China, Films, Hong Kong, Reviews, Wuxia / Swordplay

House Of Flying Daggers

A beautiful tale of romance and bitter betrayal, Zhang Yimou’s follow-up to Hero is even better…

It came as quite a surprise when Zhang Yimou announced he was to work on a Crouching Tiger, Hidden Dragon styled wuxia movie. Always considered such a radical director much of his work, like Raise the Red lantern, Story of Qui and Not One Less, are such intelligent and (more dangerously) watchable commentaries on failing Chinese communism, for him to make such a crowd pleaser seemed unthinkable. Yet nearly all of his movies are so different in both style and approach that the only common link they share is the casting of Gong Li (a role more recently often filled by Zhang Ziyi).

The result, Hero, was an accomplished film that took the themes of swordplay to another level, with it’s beautiful cinematography and amazing special effects sequences superior to Matrix sequels, yet without looking overly CGI driven. A box office smash in China and Oscar nominated, which repeated its success in the United States and the UK when (finally) released. When he revealed that his next film, House of Flying Daggers, would be another swordplay adventure many critics declared he had lost his edge. But even if that were true one things for certain – it’s even better than Hero

Set against the decline of the Tang Dynasty, two royal soldiers – Leo (Andy Lau) and Jin (Takeshi Kaneshiro) – have been detailed to find and capture the leader of the notorious rebel group, the House of Flying Daggers. Convinced that Mei (Zhang Ziyi), a blind girl in a local house of pleasure, is the leaders’ daughter, they concoct a sting together they hope will lead them to the Flying Daggers hideout. Jin pretends to rescue Mei in order that he might gain her confidence and they escape together. Yet despite his cohort’s warnings he begins to fall for her in reality, but in this masquerade can anyone be taken at face value…?

A self-confessed homage to old swordplay movies with references to movies like those of King Hu and Zhang Che, Yimou again collaborated on the script with Hero co-writers Feng Li and Bin Wang. The spectacular showdown between the escaping Mei, Jin and royal soldiers in the bamboo forest, for instance, is all too evocative of the most famous scene in Hu’s Touch of Zen. The story combines long-established themes with post-Internal Affairs savvy. True, there might have been plenty of tales about deceptions of identity, loyalty and even truthfulness in love before in Chinese literature, but no romance has ever been this tangled.

Yimou’s powers of storytelling are as strong as ever. Unlike Hero the narrative is less rushed and more encompassing, though the story is still simpler than those of King Hu. This time there are plenty of show-stopping scenes, but none that damage the flow of the film. Though plenty of CGI is used in the film – certainly much more than you’d think – the reality is never broken. And with action choreographer Ching Siu-tung once again helping out, the fight scenes are glorious. (That doesn’t stop the final combat from being as visceral and vicious as it needs to be.)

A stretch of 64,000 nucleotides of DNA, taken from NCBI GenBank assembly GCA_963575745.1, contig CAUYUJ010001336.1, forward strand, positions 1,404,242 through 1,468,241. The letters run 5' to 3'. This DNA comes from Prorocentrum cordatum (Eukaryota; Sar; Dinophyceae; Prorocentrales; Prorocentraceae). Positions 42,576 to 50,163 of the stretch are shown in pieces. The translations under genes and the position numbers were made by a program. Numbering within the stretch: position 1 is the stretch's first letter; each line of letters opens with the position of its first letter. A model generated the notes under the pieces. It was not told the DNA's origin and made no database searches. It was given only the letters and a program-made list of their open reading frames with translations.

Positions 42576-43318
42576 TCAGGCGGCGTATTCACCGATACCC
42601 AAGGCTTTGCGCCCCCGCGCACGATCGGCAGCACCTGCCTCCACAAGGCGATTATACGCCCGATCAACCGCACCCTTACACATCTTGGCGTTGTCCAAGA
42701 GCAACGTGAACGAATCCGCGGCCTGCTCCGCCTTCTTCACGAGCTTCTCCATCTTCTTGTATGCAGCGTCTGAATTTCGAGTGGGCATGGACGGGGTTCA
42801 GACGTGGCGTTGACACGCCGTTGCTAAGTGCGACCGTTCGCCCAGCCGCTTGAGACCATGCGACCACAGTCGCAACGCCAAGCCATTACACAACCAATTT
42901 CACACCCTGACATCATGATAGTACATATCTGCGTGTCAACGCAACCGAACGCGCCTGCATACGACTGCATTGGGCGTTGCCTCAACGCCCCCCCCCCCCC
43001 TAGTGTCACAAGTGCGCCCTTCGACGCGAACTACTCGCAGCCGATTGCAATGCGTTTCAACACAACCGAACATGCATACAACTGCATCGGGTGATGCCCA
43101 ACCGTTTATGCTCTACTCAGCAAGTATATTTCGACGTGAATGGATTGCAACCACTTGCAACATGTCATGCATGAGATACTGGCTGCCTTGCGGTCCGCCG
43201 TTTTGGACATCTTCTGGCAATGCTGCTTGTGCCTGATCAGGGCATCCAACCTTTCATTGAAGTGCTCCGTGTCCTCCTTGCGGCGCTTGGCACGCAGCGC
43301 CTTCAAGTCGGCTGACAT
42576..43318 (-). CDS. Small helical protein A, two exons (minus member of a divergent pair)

The film is a beautiful as Hero, if less gimmicky, with immaculate costumes and sets well framed by cinematographer Zhao Xaoding. Strangely one of the most arresting sequences, like last years Zatoichi, is the dance performed by Zhang Ziyi. Her performance is flawless in a role that will no doubt cement her position as the worlds top female Asian actress. Andy Lau is, once again, superb, and Takeshi Kaneshiro every bit as dashing as role implies.

Simply put, this film is perfect on every level, with something for everyone, romantics and martial arts fans alike. A mesmerising experience you must see…

The House of Flying Daggers was cut for UK release by the BBFC for what it describes as “three instances of real animal cruelty (horses made to fall using techniques likely to result in serious injury)”. But was that true? Similar scenes have appeared in many American films over the years (including Lord of the Rings) without the censors feeling edits were neccessary. Or perhaps it’s more of an old colonial, rather patronising attitude, that they wouldn’t worry about animal safety in Asia?

Home media details

Distributor:Edko Films (Hong Kong)

A great transfer with perfect sound and picture, but there's little in the way if extras, let alone a decent menu screen - unlike Hero. You can't help think this release has been rushed out to beat the inevitable pirate copies.

About the author

Andrew Heskins
Founder of, which he's been running since 2002. And it's all thanks to Monkey, Water Margin and those damn fantastic 80s Hong Kong action movies! Andy works as a graphic designer in London... More »

On this day One year ago

The Road Called Life

Another exquisite animation from the creators of Green Days brings three classic Korean short stories to life… (more…) Read on